The World Bank has announced its first full partnership framework for Myanmar in 30 years that focuses on improving basic infrastructure and services and supporting small businesses.
The 2015-17 Country Partnership Framework (CPF) will provide up to $1.6 billion in credits, loans and grants, as well as technical assistance and knowledge from the International Development Association (IDA), the bank’s fund for the poorest countries.
Myanmar will also receive up to $1 billion in investments and $20 million in technical assistance from the International Finance Corporation (IFC), the private sector arm of the World Bank Group. Private lenders and investors in Myanmar will also benefit from political risk insurance offered by the bank’s Multilateral Investment Guarantee Agency (MIGA).
The bank’s strategic framework comes as the former pariah country transitions from military rule to democratic governance, with its economy shifting from state-directed to market-oriented.
“The framework focuses on reducing rural poverty, providing basic services, and stimulating the private sector in an inclusive manner, so that especially the poor and vulnerable share in the benefits of reform,” Ulrich Zachau, World Bank country director for Myanmar, said.
“The new [framework] for Myanmar is based on priorities developed in close consultation and engagement with stakeholders in Myanmar,” he added.
About three million pregnant women and children in Myanmar are expected to benefit from improved health services, and six million people are to have better access to electricity and other basic services in the next three years under the framework, the World Bank said.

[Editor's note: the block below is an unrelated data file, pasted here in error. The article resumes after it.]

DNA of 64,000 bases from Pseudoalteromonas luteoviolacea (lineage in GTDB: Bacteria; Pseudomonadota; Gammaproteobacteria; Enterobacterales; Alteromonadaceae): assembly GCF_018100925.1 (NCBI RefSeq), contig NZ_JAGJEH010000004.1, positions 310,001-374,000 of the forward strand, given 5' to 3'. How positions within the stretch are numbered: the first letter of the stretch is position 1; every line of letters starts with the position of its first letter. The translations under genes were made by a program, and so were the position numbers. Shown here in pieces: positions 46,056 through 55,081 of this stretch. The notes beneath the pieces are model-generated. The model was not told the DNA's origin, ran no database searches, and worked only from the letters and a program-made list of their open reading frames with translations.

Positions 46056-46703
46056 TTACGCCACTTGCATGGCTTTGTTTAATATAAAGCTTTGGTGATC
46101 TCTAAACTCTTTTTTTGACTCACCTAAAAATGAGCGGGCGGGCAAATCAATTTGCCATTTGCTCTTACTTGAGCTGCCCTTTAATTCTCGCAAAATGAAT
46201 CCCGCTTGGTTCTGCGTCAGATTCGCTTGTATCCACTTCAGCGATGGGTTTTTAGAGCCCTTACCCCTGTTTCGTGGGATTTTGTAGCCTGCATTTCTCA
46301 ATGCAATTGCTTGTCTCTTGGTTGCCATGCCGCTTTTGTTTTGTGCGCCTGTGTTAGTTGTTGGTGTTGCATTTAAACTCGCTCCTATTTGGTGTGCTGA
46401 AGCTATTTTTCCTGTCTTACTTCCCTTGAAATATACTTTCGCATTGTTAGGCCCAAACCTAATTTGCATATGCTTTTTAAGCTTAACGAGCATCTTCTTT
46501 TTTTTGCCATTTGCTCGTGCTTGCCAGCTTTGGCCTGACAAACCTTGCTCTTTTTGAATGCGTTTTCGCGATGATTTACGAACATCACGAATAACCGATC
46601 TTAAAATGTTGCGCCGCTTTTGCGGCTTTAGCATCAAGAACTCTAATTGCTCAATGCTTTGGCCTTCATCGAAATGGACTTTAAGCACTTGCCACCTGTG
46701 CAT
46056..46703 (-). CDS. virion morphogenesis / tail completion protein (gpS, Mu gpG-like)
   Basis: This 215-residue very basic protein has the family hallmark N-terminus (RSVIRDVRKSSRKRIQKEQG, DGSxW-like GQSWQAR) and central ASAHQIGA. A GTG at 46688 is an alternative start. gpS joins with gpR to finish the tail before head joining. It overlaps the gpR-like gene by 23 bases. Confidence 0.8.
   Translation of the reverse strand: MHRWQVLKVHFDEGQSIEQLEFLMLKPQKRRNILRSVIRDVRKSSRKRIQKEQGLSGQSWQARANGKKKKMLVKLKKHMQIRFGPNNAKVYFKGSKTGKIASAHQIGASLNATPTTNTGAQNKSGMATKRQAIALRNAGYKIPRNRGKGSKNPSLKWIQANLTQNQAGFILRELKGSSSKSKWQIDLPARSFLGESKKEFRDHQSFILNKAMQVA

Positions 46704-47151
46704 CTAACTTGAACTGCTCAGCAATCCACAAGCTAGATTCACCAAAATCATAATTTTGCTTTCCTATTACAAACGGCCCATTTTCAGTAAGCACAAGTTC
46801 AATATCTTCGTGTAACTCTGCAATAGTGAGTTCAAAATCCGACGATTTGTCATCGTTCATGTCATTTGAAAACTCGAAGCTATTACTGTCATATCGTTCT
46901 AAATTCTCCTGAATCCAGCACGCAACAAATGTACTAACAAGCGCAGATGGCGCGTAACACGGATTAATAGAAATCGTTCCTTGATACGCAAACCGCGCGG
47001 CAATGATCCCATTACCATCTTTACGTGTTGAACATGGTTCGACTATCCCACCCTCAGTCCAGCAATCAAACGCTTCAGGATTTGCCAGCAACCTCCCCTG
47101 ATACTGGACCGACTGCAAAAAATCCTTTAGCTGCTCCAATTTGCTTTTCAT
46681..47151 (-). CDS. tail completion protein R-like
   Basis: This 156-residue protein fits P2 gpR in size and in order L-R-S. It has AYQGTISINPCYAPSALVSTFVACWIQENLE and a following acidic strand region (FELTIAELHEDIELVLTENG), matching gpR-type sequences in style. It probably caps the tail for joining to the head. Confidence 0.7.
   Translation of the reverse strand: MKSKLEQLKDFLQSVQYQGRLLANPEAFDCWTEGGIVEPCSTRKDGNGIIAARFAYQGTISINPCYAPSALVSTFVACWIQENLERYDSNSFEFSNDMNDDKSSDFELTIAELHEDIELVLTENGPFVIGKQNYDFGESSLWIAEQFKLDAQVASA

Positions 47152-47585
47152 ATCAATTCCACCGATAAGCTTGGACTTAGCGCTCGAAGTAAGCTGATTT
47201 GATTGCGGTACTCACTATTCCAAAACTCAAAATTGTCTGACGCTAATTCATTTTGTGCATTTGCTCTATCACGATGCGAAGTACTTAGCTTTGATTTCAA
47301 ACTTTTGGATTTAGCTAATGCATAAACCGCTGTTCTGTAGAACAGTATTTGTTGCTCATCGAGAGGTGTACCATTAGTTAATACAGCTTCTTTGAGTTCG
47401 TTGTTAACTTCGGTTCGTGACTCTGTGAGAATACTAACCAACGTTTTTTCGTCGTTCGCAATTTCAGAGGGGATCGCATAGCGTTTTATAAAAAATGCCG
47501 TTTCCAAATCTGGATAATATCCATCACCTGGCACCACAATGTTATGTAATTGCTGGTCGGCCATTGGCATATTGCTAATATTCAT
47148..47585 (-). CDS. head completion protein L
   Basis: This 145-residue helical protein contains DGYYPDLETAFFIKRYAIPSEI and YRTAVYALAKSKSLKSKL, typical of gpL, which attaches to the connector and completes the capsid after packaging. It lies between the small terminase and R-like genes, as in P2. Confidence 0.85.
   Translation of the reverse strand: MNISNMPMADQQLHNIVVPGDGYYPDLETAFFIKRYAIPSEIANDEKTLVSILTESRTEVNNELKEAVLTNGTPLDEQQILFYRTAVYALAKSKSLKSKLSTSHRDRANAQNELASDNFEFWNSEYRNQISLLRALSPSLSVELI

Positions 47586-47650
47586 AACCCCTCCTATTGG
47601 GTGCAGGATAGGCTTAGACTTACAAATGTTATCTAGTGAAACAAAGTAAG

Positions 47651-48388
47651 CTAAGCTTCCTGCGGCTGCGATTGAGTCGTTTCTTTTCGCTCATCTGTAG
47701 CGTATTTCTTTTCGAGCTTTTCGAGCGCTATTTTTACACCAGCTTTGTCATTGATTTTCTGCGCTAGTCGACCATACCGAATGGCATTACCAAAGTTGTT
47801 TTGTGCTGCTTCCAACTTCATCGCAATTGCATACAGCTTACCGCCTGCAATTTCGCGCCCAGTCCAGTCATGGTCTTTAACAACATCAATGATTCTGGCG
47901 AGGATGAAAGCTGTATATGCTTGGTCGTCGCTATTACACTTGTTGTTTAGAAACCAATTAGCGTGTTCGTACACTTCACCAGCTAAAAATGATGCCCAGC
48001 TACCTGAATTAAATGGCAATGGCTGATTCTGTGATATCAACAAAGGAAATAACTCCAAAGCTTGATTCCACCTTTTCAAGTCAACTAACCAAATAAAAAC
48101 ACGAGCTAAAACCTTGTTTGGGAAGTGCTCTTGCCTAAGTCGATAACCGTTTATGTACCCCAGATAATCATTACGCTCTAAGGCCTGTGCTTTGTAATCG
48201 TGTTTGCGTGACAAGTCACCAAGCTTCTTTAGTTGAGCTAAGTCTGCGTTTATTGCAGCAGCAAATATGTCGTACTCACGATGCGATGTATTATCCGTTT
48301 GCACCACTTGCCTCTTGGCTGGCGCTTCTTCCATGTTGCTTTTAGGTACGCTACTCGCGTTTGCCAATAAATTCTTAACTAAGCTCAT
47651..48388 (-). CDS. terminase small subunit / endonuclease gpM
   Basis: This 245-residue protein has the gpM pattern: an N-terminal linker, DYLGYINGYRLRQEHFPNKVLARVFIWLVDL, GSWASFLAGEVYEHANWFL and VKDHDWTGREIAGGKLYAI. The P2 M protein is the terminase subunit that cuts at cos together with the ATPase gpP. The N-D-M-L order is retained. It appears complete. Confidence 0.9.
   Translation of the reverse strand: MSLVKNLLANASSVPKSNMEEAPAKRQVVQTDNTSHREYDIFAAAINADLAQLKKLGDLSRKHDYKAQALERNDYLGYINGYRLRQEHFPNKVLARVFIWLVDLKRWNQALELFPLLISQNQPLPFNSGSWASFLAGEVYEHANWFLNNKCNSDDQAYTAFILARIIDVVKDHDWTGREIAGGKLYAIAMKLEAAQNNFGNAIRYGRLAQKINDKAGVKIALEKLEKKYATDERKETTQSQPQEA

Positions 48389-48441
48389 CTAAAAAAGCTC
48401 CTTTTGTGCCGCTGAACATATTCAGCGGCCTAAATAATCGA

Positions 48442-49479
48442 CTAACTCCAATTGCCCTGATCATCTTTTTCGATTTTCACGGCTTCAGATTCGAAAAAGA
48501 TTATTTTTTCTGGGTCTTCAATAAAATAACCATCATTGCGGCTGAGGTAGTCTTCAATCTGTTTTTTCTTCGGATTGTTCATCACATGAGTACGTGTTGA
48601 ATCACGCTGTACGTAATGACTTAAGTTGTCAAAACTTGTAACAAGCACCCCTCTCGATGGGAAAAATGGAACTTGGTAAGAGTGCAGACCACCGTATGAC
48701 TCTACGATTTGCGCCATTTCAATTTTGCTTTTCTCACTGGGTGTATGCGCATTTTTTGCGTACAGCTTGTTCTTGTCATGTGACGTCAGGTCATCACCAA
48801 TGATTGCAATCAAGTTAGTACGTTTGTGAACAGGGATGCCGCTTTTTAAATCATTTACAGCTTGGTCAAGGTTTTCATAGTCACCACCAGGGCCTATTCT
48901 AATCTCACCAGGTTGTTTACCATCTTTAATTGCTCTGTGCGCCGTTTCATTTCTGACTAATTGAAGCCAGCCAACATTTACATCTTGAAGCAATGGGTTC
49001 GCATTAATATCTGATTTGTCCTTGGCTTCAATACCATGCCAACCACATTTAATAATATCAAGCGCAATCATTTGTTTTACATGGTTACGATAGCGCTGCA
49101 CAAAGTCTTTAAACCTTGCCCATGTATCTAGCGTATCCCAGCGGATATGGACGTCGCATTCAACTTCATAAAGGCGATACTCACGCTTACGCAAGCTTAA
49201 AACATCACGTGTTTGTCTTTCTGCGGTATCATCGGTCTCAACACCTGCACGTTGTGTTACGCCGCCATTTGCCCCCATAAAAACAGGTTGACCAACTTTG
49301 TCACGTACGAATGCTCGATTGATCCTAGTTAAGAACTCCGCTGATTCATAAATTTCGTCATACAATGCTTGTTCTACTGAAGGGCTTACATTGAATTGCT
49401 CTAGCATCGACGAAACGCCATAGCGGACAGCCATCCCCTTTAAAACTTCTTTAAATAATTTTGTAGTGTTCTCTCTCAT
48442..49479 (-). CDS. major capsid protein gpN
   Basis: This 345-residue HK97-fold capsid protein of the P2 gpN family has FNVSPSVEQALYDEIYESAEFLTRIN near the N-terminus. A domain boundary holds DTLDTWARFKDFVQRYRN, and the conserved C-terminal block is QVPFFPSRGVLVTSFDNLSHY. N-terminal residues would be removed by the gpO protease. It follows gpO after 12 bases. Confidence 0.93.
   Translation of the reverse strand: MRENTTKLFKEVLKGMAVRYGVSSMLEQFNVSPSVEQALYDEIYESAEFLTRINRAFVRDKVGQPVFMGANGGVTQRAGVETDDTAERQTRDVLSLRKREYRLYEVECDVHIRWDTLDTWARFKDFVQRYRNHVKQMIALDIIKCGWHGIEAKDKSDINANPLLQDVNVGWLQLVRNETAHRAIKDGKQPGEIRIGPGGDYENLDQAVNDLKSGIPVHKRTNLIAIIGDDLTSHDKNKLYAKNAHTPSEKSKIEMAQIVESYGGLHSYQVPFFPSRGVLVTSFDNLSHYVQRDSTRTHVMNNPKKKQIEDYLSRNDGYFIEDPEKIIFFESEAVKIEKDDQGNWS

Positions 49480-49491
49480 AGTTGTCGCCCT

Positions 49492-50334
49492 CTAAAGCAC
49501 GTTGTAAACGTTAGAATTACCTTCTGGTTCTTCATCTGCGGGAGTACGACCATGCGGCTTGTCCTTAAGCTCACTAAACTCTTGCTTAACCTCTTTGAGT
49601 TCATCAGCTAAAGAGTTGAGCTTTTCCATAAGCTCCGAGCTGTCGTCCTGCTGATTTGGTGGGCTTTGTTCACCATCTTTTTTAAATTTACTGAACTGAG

Union minister for finance, U Win Shein, said, “Financing and innovative ideas … can help create jobs, end poverty by 2030 and build Myanmar through growth that reaches everyone in Myanmar, especially the poorest people.”
The World Bank said the CPF will help reduce poverty in rural areas where more than 75 percent of Myanmar’s poor live. The strategy will focus on increasing economic opportunities and access to basic services, reducing vulnerabilities, and empowering poor rural communities to participate in the economy and the governance of the country.
In the next three years, 3.5 million people will gain new or better access to electricity, with an additional 2.5 million people benefiting from improved rural infrastructure and access to public services, the bank said.
The CPF will also help Myanmar improve the quality, access and delivery of essential services for its people, including health care and schools, and help the government achieve its announced goal of universal healthcare access by 2030, the World Bank said.
The lender added that the framework will stimulate job creation in Myanmar by building a dynamic private sector, with support to improve access to finance for small businesses, telecommunications and information technology, modern financial institutions, and the expansion of overseas trade for Myanmar businesses.
World Bank said its support aims to increase the number of people, micro-enterprises, and small and medium enterprises using financial services by 200,000, and to facilitate financing of up to $40 million by 2017.
It added that it aims to help the government mobilise $150 million in private investment by creating a business environment conducive to private sector investment.